Having spent nearly three decades involved in talent acquisition, I have rarely come across a senior permanent role where an element of the remuneration wasn’t performance related. It is an accepted way to motivate and reward leaders, and bonuses also allow the business to send a strong message, when performance goals aren’t being met.
Conversely, and perhaps surprisingly, performance related bonuses are uncommon in the UK Interim Management market. While more junior ‘contractors’ often receive ‘loyalty bonuses’ – money to stay put – bonuses for senior interim managers aren’t at all common. No senior interim manager would want a loyalty bonus anyway. They are there to get the job done regardless.
Why is this?
It certainly isn’t because interim managers don’t want their performance assessed, and nor is it because they aren’t prepared to put an element of their compensation ‘at risk’. Many interim managers prefer some kind of risk:return model, as it gives them the opportunity to ‘keep the client honest’ by sticking to the agreed plan. They back themselves to create the plan and deliver the outcomes required within the time available. From my perspective, interim managers who are prepared to work this way mark themselves out as the crème de la crème, and often my first choice for a role.
So, it must be the clients then. While they accept that their compensation will have a performance related component, they don’t want to extend this to their interim managers. Maybe they are already paying them a tonne of money and don’t want to be ‘in for’ paying out more?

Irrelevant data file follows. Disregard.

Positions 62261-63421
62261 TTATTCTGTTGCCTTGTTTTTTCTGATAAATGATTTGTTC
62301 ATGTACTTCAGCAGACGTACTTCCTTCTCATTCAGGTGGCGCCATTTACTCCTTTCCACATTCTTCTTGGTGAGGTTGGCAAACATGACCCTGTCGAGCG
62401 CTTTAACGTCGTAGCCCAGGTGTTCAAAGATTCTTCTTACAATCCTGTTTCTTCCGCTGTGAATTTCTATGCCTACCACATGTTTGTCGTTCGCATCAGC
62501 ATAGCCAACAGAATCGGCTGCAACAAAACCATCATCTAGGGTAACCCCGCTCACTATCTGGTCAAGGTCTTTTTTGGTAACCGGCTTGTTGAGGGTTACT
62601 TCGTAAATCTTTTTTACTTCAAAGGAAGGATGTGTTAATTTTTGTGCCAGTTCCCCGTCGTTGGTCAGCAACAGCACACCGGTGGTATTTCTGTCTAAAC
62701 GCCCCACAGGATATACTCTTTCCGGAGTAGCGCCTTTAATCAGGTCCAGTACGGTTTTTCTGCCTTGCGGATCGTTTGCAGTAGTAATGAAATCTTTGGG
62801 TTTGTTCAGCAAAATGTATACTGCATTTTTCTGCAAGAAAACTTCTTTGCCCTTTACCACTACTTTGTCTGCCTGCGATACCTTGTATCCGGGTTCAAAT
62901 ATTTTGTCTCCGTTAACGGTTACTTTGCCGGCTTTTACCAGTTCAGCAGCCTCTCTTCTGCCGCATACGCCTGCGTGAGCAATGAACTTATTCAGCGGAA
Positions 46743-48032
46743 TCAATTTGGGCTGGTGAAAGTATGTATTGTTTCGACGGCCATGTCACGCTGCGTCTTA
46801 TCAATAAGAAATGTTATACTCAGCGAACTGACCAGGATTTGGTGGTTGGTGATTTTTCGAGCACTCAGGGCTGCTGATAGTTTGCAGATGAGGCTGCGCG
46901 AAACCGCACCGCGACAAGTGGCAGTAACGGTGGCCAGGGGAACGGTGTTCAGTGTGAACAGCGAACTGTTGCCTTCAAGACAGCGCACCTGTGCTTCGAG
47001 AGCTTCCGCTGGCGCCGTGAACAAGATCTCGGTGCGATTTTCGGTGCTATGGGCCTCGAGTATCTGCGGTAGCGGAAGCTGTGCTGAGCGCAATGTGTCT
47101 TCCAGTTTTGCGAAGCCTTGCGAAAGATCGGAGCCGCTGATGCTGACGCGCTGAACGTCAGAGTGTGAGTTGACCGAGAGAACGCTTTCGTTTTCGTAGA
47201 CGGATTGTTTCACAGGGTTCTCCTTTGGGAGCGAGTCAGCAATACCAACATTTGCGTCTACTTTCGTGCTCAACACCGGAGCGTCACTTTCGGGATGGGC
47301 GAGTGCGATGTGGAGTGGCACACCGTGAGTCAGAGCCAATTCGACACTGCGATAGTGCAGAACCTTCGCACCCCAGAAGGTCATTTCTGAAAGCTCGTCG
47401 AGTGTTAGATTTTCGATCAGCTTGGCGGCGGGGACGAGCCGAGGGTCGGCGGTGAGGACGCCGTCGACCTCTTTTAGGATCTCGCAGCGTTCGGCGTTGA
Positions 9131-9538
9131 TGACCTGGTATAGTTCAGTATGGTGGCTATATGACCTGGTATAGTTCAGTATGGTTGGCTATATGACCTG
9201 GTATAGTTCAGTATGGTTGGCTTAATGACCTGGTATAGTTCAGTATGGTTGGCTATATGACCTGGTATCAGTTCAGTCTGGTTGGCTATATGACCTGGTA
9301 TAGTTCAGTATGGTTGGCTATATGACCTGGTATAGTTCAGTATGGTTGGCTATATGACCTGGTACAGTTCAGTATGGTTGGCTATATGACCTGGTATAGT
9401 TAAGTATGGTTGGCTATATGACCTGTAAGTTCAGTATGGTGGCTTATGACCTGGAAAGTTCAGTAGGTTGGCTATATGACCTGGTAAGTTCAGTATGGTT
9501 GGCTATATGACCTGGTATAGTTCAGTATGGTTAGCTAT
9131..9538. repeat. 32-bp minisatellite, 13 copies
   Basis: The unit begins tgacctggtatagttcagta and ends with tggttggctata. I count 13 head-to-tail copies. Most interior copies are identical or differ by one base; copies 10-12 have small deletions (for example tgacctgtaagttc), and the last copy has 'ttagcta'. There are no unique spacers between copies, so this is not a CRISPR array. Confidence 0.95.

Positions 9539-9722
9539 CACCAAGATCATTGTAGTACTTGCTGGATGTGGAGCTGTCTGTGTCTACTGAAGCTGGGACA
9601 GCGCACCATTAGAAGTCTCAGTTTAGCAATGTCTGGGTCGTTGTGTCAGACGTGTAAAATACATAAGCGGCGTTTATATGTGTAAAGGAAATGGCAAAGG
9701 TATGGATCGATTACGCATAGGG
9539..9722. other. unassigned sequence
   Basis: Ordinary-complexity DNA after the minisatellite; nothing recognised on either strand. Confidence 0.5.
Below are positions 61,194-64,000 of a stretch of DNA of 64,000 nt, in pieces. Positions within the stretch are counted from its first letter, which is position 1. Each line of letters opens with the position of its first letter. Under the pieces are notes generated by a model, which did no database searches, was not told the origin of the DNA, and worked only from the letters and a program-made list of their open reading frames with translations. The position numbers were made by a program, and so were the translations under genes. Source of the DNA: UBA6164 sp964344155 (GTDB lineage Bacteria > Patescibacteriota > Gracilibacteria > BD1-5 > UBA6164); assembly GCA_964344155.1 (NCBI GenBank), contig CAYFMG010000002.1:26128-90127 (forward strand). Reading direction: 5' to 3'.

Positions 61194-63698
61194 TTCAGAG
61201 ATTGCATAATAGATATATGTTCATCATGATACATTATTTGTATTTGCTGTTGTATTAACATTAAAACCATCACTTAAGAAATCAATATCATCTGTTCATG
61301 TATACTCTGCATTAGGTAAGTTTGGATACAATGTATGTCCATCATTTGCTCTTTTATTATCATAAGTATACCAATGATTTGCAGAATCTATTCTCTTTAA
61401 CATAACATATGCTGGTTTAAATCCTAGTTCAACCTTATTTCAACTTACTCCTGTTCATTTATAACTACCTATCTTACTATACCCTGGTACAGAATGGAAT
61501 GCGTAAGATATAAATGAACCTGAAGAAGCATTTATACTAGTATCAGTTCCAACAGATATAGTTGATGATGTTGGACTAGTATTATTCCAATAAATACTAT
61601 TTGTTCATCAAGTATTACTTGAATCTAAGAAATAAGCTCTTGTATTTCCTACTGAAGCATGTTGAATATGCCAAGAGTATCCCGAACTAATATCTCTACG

I just don’t buy it. When I have discussed this with clients, particularly those who have some familiarity with how Interim Management actually works, I have found them to be responsive and intrigued by it. True, sometimes it just ends up being an interesting conversation, but there is generally enough there to suggest that the absence of bonuses for interim managers can’t be placed solely at the clients’ door.
The uncomfortable truth is that the reason why performance related bonuses aren’t common in Interim Management is that providers don’t support or promote them.
Interim Management provision differs from conventional recruitment in that we ask our client what they want to achieve, rather than what sort of person they are looking for. Interim Management is about the creation of a plan, the delivery of that plan and leaving the business in a much better state than they found it. This means that putting a bonus against delivery can’t be beyond the wit of man, as all the key deliverables are there in black and white.
Why don’t more providers push this and make sure it features in most assignments?
Sadly, some of it is down to pure indolence. Why go to all that trouble when the client is happy to pay for a high touch ‘introduction service’ anyway? The setting and monitoring of deliverables seems like a lot of extra work – and work that the provider isn’t going to get paid for. No client is going to cut them a slice of the bonus cake, are they?
Not for an introduction several months before and the occasional ‘check in’ over the phone, no. Who would?
Interim Management provision doesn’t have to be this way. At Valtus, we frequently agree contracts with clients and interim managers which involve a bonusable component, and one where we share in the success of the assignment.
Our model – and that of fellow more enlightened Interim Management providers – is to work very closely with the client and the interim manager from the inception through to the delivery of the outcome. We are the third spoke in the wheel, supporting both the client and the interim manager, and we are there to ensure that what is delivered is what was expected. True, our selected interim manager does the bulk of the work and, quite rightly, takes the bulk of the bonus, but our contribution is frequently something our client is prepared to pay more for. Significantly, the client feedback in these scenarios tends to be better, despite having paid more!
Interim Management is about delivering objectives. Objectives can be measured and performance rewarded. Interim managers should expect their providers to champion this model.
Steve Rutherford is a Partner in the London office of Valtus, Europe’s leading Interim Management provider.